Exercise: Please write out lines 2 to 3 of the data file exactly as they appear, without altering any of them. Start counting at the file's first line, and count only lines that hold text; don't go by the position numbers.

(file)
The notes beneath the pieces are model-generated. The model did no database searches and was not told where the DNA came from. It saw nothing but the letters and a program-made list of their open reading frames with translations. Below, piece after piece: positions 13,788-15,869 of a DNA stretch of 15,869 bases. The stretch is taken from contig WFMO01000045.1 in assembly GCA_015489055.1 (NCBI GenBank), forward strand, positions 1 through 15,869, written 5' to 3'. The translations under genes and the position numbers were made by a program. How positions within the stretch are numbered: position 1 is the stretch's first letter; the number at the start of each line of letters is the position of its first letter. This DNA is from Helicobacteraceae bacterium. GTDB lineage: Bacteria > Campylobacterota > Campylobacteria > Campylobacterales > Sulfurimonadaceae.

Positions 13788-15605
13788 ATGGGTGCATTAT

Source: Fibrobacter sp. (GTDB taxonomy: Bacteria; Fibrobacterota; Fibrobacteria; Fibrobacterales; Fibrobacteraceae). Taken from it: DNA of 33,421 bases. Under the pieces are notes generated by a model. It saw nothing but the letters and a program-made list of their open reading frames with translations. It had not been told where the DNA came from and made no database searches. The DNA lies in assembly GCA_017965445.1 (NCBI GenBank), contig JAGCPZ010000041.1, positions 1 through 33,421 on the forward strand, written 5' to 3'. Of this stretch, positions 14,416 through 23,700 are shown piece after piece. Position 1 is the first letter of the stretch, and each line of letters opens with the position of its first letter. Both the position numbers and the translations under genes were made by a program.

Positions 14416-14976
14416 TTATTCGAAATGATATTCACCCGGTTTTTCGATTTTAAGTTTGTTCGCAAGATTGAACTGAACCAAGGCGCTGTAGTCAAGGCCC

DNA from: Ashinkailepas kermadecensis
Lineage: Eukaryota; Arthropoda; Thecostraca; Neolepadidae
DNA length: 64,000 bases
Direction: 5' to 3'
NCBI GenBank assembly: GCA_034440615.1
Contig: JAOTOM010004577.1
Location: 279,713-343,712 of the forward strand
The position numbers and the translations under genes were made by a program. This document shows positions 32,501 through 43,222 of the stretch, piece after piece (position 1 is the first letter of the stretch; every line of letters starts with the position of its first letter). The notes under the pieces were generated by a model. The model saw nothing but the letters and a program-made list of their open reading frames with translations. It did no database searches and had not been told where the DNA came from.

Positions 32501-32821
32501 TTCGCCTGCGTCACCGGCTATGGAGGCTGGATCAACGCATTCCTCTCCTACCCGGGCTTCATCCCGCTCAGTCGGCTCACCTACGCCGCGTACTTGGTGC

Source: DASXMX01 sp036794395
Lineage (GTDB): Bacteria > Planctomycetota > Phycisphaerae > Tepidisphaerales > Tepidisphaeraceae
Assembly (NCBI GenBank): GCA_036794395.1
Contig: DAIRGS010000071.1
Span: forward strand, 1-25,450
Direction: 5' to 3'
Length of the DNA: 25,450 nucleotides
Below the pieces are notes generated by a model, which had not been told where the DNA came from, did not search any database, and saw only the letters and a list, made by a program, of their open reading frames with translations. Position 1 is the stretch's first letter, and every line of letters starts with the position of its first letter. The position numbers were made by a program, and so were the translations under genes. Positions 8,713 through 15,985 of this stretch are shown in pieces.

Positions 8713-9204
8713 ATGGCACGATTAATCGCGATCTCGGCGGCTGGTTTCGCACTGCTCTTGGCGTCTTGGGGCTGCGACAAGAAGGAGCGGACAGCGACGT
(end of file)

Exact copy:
Positions 13788-15605
13788 ATGGGTGCATTAT